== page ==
As for the nuts and bolts of this venture, here are the details we’ve designed: The consortium commission will be limited to 75 participants, ensembles, or institutions. As I just mentioned, each will contribute $100. You have kindly offered to be the Administrative Czar and have opened a special bank account and will handle all transactions. Thanks also for making a webpage explaining all of this and how to become a consortium member. [Editor’s Note: http://members.aol.com/mnelson921/grant.htm]. Once 75 commitments have been made, the commission closes.
A receipt will be sent back to each participating individual or entity with a copy number assigned in order of payment received. A first “private edition” of 75 copies of the new piece will be printed and numbered, individually autographed by me, and sent out to the commissioners no later than June 2008, in time for the International Tuba and Euphonium Conference in Cincinnati. Later that fall, a non-numbered, non-autographed edition will be available through Tuba-Euphonium Press. I always feel a bit funny talking “business” like this, especially with friends and colleagues—but in the end, it’s all about making new music together, and this is how we get it done. I’m very excited about this project!
MN: Thanks for detailing how this process works and describing this opportunity for our readers. I too am quite excited about this new consortium commission project and am happy to facilitate the process! I personally appreciate the enormous commitment you have made over the years writing new literature for the tuba and euphonium and I admire your personal commitment to being a full-time composer and all that it entails. It has been my pleasure interviewing you for the ITEA Journal.
Appendix I: Chronological Listing of Works
A chronology of compositions featuring the tuba and euphonium by James Grant is listed below. All compositions are published by Grantwood Music Press and most are distributed by Tuba-Euphonium Press.
1993: Three Furies for Solo Tuba distributed by Tuba-Euphonium Press
1995: Quintet for Brass published by Grantwood Music Press and available from the composer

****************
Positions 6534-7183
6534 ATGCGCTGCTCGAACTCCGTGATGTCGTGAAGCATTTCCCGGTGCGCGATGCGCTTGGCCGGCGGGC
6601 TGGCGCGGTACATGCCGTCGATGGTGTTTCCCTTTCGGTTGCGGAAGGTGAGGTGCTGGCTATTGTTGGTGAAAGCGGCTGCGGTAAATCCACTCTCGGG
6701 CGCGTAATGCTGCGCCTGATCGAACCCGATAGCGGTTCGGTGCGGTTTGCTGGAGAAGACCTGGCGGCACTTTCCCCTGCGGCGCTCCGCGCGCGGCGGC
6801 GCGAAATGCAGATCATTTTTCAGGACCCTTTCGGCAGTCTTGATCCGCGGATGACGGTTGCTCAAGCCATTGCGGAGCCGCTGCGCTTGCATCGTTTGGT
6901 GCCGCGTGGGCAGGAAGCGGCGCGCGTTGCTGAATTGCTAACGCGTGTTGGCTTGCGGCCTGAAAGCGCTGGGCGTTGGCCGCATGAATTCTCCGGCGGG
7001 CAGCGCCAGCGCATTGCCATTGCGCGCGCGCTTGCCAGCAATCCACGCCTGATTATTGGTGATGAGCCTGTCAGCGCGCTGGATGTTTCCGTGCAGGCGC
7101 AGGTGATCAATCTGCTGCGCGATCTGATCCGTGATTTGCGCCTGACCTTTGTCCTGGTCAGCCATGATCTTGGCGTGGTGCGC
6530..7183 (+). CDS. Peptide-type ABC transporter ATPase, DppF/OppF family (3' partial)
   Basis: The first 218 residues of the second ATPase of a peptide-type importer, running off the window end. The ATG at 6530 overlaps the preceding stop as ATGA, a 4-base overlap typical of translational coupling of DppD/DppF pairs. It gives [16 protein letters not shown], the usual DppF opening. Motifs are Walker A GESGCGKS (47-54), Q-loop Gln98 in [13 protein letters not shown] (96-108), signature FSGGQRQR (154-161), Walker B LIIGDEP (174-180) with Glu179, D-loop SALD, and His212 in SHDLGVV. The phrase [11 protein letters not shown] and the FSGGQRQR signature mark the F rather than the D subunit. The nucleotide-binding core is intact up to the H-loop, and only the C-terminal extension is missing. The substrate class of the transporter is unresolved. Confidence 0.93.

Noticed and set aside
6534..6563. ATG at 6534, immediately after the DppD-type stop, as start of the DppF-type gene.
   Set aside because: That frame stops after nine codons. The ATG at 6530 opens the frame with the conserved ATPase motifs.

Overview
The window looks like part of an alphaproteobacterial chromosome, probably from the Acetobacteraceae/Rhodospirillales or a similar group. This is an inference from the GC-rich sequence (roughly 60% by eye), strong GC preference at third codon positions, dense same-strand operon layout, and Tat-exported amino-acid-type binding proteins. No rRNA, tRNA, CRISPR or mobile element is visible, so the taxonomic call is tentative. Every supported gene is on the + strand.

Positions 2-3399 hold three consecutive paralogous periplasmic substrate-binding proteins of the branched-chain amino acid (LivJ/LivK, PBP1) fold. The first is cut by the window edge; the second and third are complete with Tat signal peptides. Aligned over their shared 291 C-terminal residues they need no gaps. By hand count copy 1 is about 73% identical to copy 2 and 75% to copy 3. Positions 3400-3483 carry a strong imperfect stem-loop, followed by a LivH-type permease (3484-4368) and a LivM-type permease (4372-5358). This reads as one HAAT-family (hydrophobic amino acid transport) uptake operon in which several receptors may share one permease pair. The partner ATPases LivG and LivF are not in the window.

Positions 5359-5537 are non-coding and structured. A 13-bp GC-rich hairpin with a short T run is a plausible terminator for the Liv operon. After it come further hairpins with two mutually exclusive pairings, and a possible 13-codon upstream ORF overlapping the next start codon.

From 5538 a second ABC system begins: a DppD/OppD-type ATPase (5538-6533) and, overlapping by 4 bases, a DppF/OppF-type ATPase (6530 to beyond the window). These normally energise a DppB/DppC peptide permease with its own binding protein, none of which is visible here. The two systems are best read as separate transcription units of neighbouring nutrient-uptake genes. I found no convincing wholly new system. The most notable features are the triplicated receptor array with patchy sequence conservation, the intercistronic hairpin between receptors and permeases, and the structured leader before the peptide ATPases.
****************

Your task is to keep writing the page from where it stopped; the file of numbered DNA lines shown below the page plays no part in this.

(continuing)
1996: Three Furies for Tuba and Orchestra available from the composer
2000: Sultry and Eccentric for tuba and piano (also for euphonium and piano) distributed by Tuba-Euphonium Press
2001: 2001Solstice/Equinox Commissioning Consortium for Tubists:
Stuff for solo tuba, High Autumn for tuba and piano, Just a Thought for tuba and piano, Endorphins for tuba and piano (all also available for euphonium) distributed separately by Tuba-Euphonium Press
2002 Chocolates for tuba and piano distributed by Tuba-Euphonium Press
2002 Waltz for Betz for tuba and piano (also for euphonium and piano) distributed by Tuba-Euphonium Press
2007: Mark My Words for tuba and piano distributed by Tuba-Euphonium Press
Appendix II: Discography
1996: Aboriginal Voices CD recording featuring Mark Nelson, tuba
Three Furies by James Grant
Dr. Mark Nelson is currently the Chair of the Performing Arts Department at Pima Community College and the Arizona Music Educators Association Vice President for Professional Development. He is also the Music Director of the Northwest Intergenerational Community Orchestra in the northwest Tucson area. A frequent performer on tuba, he plays solo recitals every year, has two solo tuba CD recordings, and edits the New Materials column for the ITEA Journal. He has commissioned and premiered nearly thirty compositions for the tuba and has written over two-hundred music reviews, many articles, and a book during his twenty-five year teaching and performing career. Previous appointments include Director of Orchestras at Desert Mountain High School in Scottsdale, AZ, Professor of Music (tenured) at Millikin University in Illinois, and Associate Professor of Music (tenured) at the University of Vermont. His doctorate was granted by Arizona State University where he studied with Daniel Perantoni.